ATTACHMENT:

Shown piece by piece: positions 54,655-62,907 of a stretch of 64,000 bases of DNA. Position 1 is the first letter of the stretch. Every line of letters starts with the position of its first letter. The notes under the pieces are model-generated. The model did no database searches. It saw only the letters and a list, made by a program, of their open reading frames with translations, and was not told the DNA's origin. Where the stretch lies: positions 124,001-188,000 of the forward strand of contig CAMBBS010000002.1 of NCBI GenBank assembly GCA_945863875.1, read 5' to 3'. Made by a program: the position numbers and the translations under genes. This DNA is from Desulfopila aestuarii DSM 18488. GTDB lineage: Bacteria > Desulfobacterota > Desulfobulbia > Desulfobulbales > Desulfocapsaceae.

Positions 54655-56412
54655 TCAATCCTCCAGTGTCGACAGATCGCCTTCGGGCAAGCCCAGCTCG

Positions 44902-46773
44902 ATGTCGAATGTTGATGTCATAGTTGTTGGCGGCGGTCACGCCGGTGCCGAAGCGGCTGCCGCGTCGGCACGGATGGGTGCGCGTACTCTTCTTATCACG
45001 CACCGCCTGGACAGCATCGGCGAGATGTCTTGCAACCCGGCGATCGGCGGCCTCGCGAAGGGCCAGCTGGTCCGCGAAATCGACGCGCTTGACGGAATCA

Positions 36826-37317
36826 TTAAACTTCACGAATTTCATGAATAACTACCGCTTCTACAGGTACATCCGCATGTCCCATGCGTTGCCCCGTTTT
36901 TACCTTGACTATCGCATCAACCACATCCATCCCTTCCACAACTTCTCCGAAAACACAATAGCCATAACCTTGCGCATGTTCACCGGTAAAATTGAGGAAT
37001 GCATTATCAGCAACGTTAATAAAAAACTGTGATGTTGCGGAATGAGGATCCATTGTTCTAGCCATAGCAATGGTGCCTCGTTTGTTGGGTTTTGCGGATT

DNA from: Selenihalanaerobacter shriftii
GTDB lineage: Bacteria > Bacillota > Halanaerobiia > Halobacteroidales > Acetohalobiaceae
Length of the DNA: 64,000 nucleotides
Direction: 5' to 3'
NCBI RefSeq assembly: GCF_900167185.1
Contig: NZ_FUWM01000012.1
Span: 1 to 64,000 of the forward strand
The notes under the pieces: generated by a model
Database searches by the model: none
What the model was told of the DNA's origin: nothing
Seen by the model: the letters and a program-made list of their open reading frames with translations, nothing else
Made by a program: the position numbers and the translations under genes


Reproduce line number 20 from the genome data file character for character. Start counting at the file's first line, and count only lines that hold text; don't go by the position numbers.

What the model was told of the DNA's origin: nothing